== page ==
- Movie Rating -

Creepshow (1982)

| November 10, 1982

I generally have a dislike for horror anthologies because they never really add up to much – the parts rarely justify the means and if the movie is broken up into five parts, then two are usually only passable. Creepshow fares a bit better.  It offers five stories connected only by the fact theme that they are about common fears: drowning, cockroaches, dark spaces, body horror.  When it is over there is enough good material to decide which is the best, but you’re just glad there isn’t a clunker.

The stories are based on the comics that grown-ups use to tell you would rot your brain, that being EC comics of the 1950s, titles like Tales from the Crypt, Vault of Horror and The Haunt of Fear.  I wasn’t a devotee of these comics but an issue would fall into my hands once in a while when my older brother’s friends threw them out.  Like old Playboys, they were a tasty treat that I wasn’t suppose to be reading.

The people who made this film obviously grew up with a healthy appetite of these blood and gore presented in EC Comics.  George Romero who created the modern notion of the zombie movie with Night of the Living Dead is the director here and the screenwriter is Stephen King.  To call their work affectionate is an understatement.  It would have been enough to hammer together five stories but they have created something else, something that really brings to life what existed on those pages right down to the camera angles, the cartoon bits and the Just Dessert ending to each story.

The first story “Father’s Day”, a nasty treat written by King expressly for the film and stars Vivica Lindfores as a horrible woman whose father comes back from the grave to retrieve his Father’s Day cake.  The second is a hilarious bit called “The Lonesome Death of Jodey Verrill” and is not only based on a short story by Stephen King but also stars the author in the title role as a backward hick who discovers a meteorite in his back yard that turns everything into vegetation.  The third is “Something to Tide You Over” and involves Leslie Nielson as a cold-hearted bastard who buries his wife’s lover (Ted Danson) up to his neck where he will drown when the tide comes in.  The fourth is the least impressive, “The Crate” starring Adrienne Barbeau as a woman to discovers a crate containing a vicious creature hiding under the steps of her university.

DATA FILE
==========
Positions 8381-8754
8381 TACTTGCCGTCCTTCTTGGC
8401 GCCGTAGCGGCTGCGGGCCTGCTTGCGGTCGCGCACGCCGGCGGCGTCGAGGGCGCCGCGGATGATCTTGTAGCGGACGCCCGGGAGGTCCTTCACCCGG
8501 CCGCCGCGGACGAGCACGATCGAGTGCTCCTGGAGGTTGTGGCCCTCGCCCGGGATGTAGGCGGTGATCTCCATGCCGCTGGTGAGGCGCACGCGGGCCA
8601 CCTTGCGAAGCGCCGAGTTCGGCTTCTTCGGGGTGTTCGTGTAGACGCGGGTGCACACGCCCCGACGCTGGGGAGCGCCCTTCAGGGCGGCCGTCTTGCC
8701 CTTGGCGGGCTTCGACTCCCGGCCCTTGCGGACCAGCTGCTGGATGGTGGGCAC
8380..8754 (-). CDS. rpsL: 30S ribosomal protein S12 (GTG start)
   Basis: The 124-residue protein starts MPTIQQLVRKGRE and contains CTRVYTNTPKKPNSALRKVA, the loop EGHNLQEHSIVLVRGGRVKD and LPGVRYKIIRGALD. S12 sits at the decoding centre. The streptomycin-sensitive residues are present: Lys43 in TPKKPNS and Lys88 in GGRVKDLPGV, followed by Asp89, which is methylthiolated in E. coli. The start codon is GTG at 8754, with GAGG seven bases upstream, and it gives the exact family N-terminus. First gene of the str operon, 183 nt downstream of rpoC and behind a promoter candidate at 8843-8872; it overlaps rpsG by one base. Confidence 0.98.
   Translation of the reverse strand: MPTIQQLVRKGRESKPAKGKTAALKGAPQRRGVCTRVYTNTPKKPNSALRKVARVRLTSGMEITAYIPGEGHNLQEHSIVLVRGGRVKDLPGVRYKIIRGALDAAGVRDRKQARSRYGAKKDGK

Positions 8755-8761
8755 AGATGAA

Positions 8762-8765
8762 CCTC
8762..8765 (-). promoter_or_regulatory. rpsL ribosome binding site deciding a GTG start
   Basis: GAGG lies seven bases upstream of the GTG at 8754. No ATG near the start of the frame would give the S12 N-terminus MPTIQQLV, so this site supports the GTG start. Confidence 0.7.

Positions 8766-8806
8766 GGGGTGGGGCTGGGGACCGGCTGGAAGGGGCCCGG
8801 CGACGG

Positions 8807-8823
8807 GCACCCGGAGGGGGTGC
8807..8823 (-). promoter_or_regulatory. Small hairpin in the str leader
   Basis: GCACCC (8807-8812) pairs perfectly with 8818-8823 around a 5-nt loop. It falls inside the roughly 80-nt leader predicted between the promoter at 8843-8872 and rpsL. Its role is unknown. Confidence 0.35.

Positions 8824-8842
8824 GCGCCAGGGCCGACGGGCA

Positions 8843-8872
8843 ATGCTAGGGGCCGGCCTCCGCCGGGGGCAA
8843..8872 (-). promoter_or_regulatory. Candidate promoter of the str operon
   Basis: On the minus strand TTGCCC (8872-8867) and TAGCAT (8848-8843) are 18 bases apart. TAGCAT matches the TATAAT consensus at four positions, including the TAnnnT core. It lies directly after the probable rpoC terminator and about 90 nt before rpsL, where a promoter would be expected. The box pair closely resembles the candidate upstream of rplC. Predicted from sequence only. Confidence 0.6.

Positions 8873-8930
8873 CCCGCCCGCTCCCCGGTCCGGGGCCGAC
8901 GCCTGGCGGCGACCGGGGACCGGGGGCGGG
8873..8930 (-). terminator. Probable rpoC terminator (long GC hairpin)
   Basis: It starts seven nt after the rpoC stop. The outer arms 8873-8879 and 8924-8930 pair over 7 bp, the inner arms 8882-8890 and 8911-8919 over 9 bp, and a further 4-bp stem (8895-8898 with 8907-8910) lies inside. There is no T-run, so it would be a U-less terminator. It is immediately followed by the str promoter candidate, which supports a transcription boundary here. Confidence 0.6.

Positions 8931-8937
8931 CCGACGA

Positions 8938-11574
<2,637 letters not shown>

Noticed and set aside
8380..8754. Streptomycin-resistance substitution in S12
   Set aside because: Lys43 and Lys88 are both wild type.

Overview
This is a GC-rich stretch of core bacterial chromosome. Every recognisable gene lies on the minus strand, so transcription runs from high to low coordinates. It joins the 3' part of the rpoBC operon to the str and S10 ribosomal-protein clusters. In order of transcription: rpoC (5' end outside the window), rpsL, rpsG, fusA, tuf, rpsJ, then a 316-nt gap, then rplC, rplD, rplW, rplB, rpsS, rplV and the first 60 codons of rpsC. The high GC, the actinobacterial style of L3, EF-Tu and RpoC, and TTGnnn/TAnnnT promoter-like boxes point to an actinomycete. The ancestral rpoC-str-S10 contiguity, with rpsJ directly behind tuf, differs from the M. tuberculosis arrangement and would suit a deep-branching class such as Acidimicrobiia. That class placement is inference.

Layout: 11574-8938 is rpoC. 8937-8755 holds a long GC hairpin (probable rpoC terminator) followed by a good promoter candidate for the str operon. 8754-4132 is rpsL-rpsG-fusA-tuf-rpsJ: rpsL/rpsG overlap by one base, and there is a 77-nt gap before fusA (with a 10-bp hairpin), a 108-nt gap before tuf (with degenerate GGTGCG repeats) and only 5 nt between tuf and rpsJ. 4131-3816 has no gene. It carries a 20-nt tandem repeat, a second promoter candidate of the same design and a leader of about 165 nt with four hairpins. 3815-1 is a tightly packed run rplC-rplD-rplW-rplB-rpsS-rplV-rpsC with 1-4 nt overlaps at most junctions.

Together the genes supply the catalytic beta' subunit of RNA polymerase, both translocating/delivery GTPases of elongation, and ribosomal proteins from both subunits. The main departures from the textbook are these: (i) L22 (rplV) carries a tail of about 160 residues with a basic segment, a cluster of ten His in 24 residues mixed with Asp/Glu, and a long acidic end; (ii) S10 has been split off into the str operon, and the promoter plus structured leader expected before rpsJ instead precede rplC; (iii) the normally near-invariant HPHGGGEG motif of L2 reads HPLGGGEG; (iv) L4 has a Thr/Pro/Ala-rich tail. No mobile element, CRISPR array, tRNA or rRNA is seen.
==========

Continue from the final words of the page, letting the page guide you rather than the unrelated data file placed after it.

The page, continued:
But the real treat, and the best of the stories is the finale, “They’re Creeping Up on You,” the story of a paranoid racist (E.G. Marshall) who lives a closed-in life much like Howard Hughes.  Upson Pratt is a very neat and tidy man who fears germs and ethnics, so of course his home is invaded by thousands and thousands of cockroaches.  This is the best . . . . if you can stomach it.

The spirit of the comics is here and I liked the nasty and unsettling approach of each story, but I wouldn’t exactly call them groundbreaking.  Much like the stories in the comics they are created more to keep you unsettled than to outright scare you.  Of course, an area piled with millions of hungry cockroaches might send some people out of the room.

About the Author:

Jerry Roberts is a film critic and operator of two websites, Armchair Cinema and Armchair Oscars.
(1982) View IMDB Filed in: Horror